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attempt to draw any conclusion from his condition now, in evidence of what it was then.
That the lower animals have always been liable to death, both in the present world and in that which existed before the creation of man, may be at once admitted; and that man is now equally so, is a fact about which there can be no dispute. But it is going quite beyond the province of philosophy to contend, that, because this is the case with man as he now exists, therefore, it must always have been so, and that it must have been so in a state totally different from the present —a state which revelation tells us to have been altogether surrounded by circumstances purely miraculous.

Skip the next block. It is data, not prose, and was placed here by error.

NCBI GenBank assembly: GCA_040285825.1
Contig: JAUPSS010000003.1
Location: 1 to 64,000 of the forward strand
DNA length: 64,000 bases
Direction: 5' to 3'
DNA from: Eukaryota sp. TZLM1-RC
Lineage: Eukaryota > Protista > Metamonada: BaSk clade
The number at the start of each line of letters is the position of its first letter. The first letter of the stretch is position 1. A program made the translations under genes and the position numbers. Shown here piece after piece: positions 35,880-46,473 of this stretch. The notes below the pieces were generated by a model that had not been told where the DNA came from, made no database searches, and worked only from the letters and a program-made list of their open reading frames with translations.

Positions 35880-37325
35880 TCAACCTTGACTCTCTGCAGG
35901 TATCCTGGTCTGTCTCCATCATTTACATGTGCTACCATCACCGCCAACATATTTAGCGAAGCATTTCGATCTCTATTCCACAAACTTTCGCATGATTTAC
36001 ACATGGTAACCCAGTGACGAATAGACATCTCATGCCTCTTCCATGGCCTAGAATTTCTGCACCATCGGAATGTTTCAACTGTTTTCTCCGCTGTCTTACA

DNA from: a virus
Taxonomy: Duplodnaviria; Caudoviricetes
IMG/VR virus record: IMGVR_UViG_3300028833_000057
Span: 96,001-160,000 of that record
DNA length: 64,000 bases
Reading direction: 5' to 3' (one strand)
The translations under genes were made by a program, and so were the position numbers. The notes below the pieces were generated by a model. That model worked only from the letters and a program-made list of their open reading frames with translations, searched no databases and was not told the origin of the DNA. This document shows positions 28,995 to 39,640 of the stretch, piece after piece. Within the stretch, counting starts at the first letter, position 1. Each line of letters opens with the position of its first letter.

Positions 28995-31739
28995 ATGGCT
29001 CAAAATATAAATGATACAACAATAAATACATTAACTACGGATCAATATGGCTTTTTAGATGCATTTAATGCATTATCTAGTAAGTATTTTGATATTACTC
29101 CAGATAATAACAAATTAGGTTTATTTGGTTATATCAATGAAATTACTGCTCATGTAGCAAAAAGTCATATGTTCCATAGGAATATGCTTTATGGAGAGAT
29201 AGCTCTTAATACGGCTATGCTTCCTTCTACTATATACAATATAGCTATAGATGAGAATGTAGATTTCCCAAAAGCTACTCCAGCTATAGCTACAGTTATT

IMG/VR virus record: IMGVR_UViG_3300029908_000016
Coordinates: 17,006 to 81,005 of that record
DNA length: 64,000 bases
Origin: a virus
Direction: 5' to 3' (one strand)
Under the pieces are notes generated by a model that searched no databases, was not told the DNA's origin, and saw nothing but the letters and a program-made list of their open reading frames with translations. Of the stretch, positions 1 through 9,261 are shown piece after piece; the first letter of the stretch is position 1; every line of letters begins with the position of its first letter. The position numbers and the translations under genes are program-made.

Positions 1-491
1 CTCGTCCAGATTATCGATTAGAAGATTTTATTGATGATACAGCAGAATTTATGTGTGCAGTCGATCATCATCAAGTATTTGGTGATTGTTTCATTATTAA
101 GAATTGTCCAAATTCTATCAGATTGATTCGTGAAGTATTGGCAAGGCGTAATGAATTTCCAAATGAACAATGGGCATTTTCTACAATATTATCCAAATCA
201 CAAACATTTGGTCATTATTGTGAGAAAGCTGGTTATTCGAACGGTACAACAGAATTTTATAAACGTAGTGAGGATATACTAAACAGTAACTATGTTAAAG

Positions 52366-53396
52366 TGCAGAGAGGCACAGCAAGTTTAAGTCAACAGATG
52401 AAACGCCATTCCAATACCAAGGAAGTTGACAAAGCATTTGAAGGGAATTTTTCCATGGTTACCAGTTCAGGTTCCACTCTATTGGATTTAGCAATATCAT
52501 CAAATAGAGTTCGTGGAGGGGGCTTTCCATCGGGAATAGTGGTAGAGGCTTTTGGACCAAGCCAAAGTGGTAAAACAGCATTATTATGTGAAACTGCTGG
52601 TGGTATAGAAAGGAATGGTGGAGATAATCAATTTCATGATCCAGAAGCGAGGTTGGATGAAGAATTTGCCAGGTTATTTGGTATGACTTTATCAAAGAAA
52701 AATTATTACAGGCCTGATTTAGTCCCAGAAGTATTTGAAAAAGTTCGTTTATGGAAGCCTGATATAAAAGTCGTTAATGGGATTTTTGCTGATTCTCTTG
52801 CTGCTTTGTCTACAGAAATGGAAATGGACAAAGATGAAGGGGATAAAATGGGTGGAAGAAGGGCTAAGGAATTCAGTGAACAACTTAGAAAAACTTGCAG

If there is any difference in this respect between the state of the soul after death, and the state of human nature previous to the Fall, it is this, that natural reason is less able to afford us any light respecting the latter, than it is respecting the former. Independent of Scripture, reason affords us some grounds for drawing conclusions in favour of a future state; and man, in all ages, has possessed notions, more or less distinct, of a state of existence of the soul, or thinking principle within us, after its separation from our present body. Socrates and Plato, and other heathen philosophers, have come very near to the same views upon this subject, which are more clearly unfolded by revelation; but with regard to the state before the Fall, as well as the Fall itself, and every thing connected with it, reason affords us no information whatever. There are, to be sure, certain obscure intimations, contained in some ancient poems, of an age when men are said to have been universally virtuous and happy but these are more likely to have been derived from tradition, than to have been deduced from any grounds of reason, and are, at any rate, too much mixed up with mythological fictions to be deserving of attention